William Barr: Migrants may be Held Indefinitely

Attorney General William Barr just released a statement regarding the holding of migrants who had illegally crossed the border. The order, titled ‘Matter of M- S-,’ states migrants who are shifted from expedited removal to full removal proceedings “must be detained until his removal proceedings conclude, unless he is granted parole.”

Under this new order, migrants who fall under these guidelines will not be eligible for release on bond until after their court date and the proceedings are completed. DHS will be required to hold the migrants until their case is fully decided and they will have no ability to be released into the general public.

Expedited removal is when the migrant is detained upon entry and immediately scheduled for deportation without access to a judge. Full removal proceedings is when the migrant is allowed the opportunity to plead his case before an immigration judge. Detained migrants who were previously scheduled for immediate deportation, but were later given the chance to see a judge, will not be given the chance to be released on bond. Most asylum seekers are reported to enter through this channel because many lack proper documentation, so most asylum seekers will now be held under this new rule.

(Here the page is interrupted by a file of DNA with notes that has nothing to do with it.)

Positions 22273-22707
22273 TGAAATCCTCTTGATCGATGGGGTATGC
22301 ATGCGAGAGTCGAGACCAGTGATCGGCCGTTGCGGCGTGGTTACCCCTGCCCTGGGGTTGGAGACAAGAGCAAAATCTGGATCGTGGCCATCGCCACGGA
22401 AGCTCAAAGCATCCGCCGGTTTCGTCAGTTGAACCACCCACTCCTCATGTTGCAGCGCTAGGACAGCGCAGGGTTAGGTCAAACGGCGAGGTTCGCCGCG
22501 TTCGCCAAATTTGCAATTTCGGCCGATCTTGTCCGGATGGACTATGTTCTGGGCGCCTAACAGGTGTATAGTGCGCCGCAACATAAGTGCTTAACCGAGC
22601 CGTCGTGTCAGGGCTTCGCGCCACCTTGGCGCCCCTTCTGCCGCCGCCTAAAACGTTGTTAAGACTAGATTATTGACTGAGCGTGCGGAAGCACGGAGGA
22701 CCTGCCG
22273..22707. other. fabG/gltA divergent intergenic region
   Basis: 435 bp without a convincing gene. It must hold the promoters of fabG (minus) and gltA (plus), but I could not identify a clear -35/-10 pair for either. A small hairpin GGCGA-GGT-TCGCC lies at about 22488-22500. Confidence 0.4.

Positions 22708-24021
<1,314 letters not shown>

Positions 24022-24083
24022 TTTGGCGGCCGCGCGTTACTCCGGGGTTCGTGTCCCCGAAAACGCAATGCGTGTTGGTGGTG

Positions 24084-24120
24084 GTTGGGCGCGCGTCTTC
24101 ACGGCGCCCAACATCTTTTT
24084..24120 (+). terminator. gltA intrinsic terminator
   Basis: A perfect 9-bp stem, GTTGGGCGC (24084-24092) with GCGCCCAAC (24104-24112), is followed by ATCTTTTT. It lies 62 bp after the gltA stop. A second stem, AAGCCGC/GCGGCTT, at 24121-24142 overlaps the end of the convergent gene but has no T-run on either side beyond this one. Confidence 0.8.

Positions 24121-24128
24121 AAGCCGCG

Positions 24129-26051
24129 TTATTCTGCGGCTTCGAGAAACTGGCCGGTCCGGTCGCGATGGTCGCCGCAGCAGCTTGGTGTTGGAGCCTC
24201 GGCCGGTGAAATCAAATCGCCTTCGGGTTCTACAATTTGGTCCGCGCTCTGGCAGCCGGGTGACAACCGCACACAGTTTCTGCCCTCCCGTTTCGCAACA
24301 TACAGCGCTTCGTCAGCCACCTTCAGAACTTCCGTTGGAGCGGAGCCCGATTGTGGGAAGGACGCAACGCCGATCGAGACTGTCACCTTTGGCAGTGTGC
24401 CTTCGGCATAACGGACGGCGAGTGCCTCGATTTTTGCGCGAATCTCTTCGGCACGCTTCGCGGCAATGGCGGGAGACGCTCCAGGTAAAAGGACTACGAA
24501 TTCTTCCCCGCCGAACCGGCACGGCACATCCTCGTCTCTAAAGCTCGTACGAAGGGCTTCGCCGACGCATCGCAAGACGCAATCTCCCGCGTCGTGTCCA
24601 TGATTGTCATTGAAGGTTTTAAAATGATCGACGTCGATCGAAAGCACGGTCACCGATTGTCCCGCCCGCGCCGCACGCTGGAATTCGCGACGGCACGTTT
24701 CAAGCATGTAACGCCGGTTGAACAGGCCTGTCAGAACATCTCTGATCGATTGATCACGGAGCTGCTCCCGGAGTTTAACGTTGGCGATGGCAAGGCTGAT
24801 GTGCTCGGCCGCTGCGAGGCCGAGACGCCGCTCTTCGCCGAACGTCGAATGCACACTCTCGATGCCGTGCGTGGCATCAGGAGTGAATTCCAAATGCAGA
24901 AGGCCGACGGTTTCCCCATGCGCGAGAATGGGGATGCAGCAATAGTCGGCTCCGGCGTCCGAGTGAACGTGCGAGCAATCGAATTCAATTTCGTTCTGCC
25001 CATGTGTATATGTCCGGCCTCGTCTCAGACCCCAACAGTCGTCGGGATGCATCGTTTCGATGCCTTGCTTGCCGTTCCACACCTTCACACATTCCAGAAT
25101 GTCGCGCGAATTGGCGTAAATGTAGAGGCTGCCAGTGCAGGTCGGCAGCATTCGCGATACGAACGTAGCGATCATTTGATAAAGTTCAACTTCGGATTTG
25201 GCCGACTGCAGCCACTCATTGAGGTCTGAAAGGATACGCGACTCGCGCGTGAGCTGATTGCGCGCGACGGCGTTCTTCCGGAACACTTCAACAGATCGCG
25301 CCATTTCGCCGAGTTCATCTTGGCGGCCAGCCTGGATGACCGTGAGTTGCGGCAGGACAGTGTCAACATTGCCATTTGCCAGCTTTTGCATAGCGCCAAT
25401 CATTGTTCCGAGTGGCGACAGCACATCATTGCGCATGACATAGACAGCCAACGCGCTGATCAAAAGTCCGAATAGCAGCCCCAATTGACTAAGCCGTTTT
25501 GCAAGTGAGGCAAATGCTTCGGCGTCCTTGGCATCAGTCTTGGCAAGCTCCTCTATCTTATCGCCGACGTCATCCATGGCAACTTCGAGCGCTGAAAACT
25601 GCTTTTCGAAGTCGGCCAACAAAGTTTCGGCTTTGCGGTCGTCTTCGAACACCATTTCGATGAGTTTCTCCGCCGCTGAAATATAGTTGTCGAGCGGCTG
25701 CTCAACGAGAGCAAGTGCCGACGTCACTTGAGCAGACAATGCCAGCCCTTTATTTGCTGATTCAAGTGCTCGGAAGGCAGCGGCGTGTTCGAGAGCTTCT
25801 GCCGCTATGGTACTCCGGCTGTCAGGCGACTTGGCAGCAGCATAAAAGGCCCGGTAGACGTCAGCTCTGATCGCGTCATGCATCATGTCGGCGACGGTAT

Migrants will now be held in detention centers until their court date, and with the massive uptick in border crossings and refusal by Congress to allocate more money towards solving this problem and speeding up the process, wait times for claim processing is sure to climb.

This order will go into effect in 90 days in order to give ICE and DHS enough time to properly prepare for the increase in detainees and to construct larger holding facilities.

According to NBC, “the attorney general has the right to overturn the decisions of immigration judges and establish sweeping new precedents,” making this a legal use of authority. The case came about after an immigration judge granted a $27,000 bond to a migrant late last year. This will not be applicable to minors because of a standing ruling, the Flores Agreement, which limits the time minors may be detained by DHS to 20 days.

Omar Jadwat of the ACLU told CNN that they plan on challenging this decision in court once it takes effect.



Categories: U.S. News

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